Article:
I have been a reader for a long, long time. I started collecting books in my early teens and, despite two deep – and I do mean, deep – purges, I still have a prodigious collection. The hieroglyphics above is a screenshot of the index I use to keep track of all this bounty. (You can click on it to enlarge the picture if you’re that masochistic.)
A couple thoughts about personal library organization:
If you’re serious about being published, making an index of all the books you either own or have checked out – and liked – from the library would be prudent. But don’t just keep the author and title. Dig a little deeper for clues into the business:
Who is the publisher?
Where are they located? Are they an international conglomerate (tip-off here is if they have multiple, international, cities on their title page, like New York, London, and Tokyo).
What year is the book published?
What genres are listed on the Library of Congress listing? This will give you an idea of other topics in which you might be interested, as well as give you thoughts about topics about which you might be prompted to write – even for blog posts.
Who is the agent? You might have to do some digging. It may not say in the front material, but some internet sleuthing might reveal it to you. If you adore five authors, for example, and four of them are from Publisher A, and three of them are represented by Agency B, then poof! You know to whom you might want to submit something in a similar vein. (This is the natural extension of the old adage, “Write What You Know.”)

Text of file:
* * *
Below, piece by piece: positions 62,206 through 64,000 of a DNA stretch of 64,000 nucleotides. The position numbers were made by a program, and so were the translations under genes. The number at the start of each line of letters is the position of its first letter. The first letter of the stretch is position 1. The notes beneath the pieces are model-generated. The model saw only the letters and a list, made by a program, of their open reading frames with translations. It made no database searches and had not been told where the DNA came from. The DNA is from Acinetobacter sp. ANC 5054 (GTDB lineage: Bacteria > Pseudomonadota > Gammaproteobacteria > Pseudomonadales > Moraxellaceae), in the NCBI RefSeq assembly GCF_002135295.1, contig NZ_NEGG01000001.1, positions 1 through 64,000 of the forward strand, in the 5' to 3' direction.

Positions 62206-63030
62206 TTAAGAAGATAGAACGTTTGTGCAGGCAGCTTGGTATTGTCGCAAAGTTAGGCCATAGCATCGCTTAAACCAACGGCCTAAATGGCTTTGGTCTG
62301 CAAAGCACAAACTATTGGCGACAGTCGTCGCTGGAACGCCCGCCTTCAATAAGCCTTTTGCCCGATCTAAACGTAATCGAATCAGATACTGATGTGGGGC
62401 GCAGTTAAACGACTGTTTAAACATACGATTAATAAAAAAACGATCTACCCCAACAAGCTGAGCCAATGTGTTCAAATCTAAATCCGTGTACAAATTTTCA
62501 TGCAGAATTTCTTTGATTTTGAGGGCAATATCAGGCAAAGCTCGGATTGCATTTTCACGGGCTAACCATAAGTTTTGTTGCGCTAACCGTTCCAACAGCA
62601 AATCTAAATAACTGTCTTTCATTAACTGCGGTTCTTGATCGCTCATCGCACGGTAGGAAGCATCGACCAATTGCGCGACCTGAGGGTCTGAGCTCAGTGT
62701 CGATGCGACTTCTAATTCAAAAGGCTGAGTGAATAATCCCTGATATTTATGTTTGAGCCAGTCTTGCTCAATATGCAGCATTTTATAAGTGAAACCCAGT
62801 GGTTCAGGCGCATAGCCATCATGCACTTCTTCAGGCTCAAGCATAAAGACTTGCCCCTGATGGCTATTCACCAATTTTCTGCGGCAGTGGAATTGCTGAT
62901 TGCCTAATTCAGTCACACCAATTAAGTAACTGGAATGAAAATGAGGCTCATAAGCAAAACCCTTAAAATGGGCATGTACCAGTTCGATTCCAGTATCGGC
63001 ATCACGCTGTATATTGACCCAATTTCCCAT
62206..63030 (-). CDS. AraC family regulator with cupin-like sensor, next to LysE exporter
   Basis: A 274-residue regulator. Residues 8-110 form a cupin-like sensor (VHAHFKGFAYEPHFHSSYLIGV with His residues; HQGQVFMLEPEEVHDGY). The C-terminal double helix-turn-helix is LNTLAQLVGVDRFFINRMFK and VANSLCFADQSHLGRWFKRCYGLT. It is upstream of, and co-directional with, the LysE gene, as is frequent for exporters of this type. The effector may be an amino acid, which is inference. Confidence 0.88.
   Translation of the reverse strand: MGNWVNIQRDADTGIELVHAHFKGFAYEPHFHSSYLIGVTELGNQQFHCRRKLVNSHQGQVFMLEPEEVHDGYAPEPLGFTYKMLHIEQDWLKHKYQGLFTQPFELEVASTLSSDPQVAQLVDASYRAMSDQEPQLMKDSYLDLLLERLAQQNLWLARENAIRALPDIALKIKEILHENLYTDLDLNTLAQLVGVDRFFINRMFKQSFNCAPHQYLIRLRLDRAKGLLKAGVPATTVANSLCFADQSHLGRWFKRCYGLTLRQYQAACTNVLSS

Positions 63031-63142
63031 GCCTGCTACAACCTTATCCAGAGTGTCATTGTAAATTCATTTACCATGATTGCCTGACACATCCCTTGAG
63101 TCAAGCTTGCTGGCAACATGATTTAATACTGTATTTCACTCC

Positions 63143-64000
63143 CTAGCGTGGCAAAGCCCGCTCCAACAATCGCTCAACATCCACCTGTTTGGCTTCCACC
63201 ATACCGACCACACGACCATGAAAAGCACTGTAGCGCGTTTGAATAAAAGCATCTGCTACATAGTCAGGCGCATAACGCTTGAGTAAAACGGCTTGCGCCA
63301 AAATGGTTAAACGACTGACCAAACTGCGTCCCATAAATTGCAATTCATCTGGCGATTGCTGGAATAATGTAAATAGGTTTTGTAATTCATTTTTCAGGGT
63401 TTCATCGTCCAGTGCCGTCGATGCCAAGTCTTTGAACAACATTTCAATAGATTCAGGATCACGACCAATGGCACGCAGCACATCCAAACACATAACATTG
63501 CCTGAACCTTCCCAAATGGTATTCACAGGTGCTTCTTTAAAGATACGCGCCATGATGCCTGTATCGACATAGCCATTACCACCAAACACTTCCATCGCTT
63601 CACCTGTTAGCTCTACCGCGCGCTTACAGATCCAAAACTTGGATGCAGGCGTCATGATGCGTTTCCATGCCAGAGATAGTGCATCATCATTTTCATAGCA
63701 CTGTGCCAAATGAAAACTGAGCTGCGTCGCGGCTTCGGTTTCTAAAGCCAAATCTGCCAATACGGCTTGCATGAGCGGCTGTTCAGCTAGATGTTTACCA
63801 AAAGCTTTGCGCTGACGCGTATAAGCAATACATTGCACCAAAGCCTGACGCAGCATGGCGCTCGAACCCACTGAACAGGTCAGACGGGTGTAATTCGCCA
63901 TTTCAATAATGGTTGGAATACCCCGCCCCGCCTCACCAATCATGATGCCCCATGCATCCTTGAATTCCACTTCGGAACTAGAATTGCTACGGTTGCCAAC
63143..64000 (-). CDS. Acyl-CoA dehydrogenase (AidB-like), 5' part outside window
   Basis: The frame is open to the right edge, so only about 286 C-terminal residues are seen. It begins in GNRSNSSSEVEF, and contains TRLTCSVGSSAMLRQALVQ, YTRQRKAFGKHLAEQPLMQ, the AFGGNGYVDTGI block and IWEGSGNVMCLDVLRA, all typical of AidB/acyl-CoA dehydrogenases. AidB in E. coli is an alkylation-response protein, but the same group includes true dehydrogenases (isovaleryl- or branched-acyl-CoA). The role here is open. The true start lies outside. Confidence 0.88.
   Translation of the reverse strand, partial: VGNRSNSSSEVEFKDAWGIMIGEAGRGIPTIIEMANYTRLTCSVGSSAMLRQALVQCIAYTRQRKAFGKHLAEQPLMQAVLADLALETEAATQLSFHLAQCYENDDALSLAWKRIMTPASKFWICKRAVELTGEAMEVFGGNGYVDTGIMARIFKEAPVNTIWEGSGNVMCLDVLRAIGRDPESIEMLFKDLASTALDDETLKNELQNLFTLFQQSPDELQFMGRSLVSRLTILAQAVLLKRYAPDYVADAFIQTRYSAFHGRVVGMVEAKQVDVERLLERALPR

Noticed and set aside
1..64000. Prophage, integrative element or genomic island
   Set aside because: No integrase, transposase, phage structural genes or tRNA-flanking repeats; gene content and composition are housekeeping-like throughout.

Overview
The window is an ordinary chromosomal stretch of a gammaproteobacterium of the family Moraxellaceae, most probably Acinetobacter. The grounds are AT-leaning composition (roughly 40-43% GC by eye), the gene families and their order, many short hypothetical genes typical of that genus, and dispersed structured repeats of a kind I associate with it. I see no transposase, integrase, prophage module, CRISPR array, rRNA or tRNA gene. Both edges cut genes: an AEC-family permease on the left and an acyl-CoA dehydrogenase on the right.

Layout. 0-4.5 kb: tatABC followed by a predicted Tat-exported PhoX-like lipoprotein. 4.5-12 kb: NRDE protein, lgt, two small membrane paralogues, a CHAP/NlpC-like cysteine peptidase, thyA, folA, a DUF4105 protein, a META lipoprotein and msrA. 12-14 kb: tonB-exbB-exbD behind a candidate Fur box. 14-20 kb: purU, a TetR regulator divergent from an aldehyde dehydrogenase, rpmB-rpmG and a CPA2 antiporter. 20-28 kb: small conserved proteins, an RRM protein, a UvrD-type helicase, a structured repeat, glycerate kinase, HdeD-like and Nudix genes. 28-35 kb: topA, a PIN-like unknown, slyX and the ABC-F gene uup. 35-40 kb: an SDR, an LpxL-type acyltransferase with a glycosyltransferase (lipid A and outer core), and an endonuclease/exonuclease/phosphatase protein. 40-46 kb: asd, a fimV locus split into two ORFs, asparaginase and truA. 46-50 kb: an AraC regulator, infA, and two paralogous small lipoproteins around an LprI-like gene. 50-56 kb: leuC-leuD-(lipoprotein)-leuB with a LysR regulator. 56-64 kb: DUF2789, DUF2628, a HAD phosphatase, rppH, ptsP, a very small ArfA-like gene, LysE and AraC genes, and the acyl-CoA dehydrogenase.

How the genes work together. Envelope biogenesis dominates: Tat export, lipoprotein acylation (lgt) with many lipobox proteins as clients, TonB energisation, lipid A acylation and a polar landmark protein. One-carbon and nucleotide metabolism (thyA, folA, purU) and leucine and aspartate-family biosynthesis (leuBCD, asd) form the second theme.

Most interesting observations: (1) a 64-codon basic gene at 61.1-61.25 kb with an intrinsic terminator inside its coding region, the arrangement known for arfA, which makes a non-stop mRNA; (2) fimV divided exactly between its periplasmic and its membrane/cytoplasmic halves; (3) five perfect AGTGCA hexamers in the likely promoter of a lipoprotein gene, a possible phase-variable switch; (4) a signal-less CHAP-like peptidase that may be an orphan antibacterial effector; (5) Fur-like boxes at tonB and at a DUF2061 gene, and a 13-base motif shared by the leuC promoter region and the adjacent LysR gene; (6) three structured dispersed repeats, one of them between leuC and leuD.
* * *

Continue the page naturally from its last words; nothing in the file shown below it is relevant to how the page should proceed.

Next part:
You might also be interested in where you bought it or who gave it to you.
Even more, you might want to say a few words about whether you liked it, or when you talked about it on a blog, or other information that is of use to you.
I keep my book index in Excel because I’m good with Excel and it’s immensely customizable. Others I know have done it in online communities such as GoodReads or LibraryThing. I don’t like those options because I can’t control them, can’t customize them, and at the end of the day, don’t own them. I like to have complete control over my list.
Over time, your library can reveal to you the shape of your own mind. Maybe in 2010 you collected nothing but books on such-and-such subject, but this year, you’re deeply interested in this other subject over here. You can write essays on your books and share them with other bibliophiles online. Or, like I’m doing here, you can even write a blog post about your organization system.
Fun times, nu?
Now, back to reorganizing. We moved last year and it threw my library into disarray. Next up: textile arts books. I can’t wait!